- P100 has full HD, as opposed to Nikons DSLR’s, says the interviewer, further asking if full HD isn’t something that should be available also in the DSLR’s. The Nikon rep says that yes, they should, since this is being increasingly asked for by customers, and that we have to see what comes in the future. He does say, though, that it’s a question about use of the movies, and that for DSLR’s the main user group is new photographers that delivers news for the web and that 1080p can then give too large files, so that a trade off has been made for the movie function in the DSLR’s. However, “in the future one would likely be able to choose the format”. Being asked if a prosumer DSLR will get full HD, he says that he can not confirm this, but that his personal speculation is that it’s quite likely that Nikon, Canon and others will offer different [movie] formats in the DSLR’s.
- Being asked if they have learned anything from the movie function in their cameras so far, he says that there’s an incredible amount of knowledge being obtained in the last couple of years, and that this is fed back to the developers in Tokyo. He can not comment on the specifics of this, but it’s related to format, stereo microphone, handling of movies in the camera such as retouching abilities in-camera, etc. They have taken their first steps with respect to this and it has been an enormous success with movies in DSLR’s, he says, and we will see even more of this in the future.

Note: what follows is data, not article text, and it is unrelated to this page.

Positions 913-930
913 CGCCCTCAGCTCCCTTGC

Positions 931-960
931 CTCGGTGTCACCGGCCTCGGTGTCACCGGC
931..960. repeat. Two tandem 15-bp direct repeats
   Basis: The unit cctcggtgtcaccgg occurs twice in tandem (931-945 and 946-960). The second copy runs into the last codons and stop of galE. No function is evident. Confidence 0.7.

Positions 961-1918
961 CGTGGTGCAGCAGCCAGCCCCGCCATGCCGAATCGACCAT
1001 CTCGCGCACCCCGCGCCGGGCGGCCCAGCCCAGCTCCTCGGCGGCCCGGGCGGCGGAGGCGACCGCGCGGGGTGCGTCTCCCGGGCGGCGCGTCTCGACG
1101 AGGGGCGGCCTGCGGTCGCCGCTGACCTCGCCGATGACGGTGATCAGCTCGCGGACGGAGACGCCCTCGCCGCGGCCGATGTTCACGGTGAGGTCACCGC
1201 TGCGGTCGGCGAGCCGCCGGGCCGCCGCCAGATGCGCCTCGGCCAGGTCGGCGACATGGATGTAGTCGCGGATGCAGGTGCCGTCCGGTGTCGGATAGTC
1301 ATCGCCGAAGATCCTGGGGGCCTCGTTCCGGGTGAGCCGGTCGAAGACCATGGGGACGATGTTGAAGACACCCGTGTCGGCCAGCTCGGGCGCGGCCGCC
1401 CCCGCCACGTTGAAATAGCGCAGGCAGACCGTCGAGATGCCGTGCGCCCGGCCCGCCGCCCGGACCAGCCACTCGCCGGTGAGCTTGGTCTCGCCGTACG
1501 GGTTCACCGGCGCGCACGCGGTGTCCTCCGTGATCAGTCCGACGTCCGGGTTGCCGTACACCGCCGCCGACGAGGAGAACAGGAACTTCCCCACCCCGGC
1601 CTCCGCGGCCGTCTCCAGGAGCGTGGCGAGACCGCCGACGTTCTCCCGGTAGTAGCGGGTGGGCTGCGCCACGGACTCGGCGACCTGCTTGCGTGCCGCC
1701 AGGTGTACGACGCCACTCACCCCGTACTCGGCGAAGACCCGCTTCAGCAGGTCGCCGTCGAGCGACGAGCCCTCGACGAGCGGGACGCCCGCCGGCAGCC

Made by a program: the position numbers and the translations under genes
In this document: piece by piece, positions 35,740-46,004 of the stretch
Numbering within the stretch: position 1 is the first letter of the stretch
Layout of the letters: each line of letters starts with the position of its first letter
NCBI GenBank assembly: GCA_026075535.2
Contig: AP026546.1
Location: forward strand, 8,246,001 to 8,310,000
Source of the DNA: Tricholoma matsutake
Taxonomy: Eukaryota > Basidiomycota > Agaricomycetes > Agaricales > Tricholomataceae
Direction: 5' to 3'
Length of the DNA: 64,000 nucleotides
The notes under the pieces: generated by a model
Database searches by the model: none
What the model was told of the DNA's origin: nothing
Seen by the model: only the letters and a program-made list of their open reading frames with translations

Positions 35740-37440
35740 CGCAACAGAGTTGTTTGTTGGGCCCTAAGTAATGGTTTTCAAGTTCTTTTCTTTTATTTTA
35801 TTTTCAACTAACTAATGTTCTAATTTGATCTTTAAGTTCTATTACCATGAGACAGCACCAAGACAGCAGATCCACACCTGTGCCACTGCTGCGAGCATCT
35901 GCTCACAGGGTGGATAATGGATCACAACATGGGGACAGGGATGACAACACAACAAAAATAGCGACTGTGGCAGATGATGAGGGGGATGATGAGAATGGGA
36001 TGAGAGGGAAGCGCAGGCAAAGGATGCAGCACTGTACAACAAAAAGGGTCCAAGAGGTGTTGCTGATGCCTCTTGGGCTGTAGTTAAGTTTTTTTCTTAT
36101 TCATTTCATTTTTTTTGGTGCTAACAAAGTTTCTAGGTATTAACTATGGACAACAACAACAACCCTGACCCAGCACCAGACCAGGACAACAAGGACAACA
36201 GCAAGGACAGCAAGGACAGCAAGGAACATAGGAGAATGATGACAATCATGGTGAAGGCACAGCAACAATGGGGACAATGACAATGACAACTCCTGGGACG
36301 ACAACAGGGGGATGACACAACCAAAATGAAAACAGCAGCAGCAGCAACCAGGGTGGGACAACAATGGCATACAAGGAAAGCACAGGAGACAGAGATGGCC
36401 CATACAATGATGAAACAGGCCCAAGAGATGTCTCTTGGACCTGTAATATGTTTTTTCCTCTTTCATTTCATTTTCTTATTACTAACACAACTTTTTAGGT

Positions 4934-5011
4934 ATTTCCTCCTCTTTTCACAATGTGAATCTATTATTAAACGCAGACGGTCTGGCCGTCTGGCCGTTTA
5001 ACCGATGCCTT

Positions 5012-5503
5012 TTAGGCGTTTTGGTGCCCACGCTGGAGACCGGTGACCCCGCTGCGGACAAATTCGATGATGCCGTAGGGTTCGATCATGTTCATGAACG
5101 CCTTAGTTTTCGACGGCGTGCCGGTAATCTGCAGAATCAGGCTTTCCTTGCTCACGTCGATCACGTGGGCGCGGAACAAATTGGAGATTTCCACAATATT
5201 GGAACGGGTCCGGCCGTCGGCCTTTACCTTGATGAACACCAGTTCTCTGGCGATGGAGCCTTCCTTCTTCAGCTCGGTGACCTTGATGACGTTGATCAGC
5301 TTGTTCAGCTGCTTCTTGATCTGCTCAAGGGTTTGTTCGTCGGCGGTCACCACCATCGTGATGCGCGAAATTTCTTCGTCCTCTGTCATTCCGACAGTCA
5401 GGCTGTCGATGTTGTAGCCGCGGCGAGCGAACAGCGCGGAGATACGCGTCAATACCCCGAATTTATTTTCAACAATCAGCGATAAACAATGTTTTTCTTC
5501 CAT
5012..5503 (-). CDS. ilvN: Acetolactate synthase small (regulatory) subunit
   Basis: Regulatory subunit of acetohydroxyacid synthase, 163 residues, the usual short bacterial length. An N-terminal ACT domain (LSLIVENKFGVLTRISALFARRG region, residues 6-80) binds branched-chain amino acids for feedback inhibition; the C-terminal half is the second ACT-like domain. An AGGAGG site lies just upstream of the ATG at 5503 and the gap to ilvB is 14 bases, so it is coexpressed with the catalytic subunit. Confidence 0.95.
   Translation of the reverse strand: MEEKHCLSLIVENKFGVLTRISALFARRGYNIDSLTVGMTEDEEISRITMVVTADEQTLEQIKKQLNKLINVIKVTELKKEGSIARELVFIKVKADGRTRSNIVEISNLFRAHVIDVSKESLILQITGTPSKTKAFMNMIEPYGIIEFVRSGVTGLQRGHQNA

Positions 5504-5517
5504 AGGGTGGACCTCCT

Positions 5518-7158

- On the topic of movie compression in the compacts (h264) vs. DSLR’s (mjpeg) and why they differ, he says this is likely due to Nikon aiming the functions towards the user, the compacts being used for shorter clips on youtube, etc, and that this is likely caused by the user perspective. On asked whether he takes movies with his own camera, he states that he certainly does, mostly taking films of his son, but that he hasn’t yet gotten started on post-processing but leaves them as-shot. Isn’t that what most people does, the interviewer asks. “Yes, I think so”, the Nikon rep replies as the end comment to the interview.
Well, there you have it. A long post, I know… Anyways, one get’s the impression from the Nikon guy that he doesn’t really know that much, but rather speculates and offers quite expected answers to the questions.